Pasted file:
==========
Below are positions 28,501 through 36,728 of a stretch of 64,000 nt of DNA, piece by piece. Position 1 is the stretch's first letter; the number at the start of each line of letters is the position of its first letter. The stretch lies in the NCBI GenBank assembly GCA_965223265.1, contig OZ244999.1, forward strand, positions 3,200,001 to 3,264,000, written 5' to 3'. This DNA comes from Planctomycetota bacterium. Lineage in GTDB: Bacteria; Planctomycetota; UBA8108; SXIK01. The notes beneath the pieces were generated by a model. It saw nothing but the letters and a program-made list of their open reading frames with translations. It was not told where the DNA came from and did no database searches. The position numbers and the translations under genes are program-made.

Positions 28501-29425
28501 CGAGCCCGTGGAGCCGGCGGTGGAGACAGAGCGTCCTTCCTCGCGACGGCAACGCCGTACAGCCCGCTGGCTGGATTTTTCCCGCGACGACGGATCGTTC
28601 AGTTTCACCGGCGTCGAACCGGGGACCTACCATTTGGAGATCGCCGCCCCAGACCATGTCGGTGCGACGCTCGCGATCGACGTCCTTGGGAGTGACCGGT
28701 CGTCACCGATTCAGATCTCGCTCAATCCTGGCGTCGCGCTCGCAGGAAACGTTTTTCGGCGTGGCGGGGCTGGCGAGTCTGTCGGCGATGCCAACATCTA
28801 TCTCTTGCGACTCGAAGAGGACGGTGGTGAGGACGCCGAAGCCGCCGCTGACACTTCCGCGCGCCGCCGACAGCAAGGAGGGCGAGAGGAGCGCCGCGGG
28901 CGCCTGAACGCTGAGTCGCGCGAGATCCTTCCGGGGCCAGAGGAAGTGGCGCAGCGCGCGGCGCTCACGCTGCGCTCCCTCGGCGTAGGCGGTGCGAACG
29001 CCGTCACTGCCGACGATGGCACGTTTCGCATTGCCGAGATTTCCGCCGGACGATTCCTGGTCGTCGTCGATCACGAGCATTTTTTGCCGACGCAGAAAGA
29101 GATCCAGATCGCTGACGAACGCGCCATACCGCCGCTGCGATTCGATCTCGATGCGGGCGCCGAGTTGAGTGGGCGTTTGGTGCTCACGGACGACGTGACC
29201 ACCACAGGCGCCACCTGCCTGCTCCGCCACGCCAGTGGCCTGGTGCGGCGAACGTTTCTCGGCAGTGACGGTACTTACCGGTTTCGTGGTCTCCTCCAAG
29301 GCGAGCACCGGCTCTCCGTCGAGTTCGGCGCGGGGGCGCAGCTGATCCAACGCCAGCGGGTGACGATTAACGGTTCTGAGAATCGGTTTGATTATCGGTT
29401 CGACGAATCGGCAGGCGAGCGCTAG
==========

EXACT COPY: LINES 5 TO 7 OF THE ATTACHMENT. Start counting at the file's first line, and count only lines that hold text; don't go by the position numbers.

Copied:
28701 CGTCACCGATTCAGATCTCGCTCAATCCTGGCGTCGCGCTCGCAGGAAACGTTTTTCGGCGTGGCGGGGCTGGCGAGTCTGTCGGCGATGCCAACATCTA
28801 TCTCTTGCGACTCGAAGAGGACGGTGGTGAGGACGCCGAAGCCGCCGCTGACACTTCCGCGCGCCGCCGACAGCAAGGAGGGCGAGAGGAGCGCCGCGGG
28901 CGCCTGAACGCTGAGTCGCGCGAGATCCTTCCGGGGCCAGAGGAAGTGGCGCAGCGCGCGGCGCTCACGCTGCGCTCCCTCGGCGTAGGCGGTGCGAACG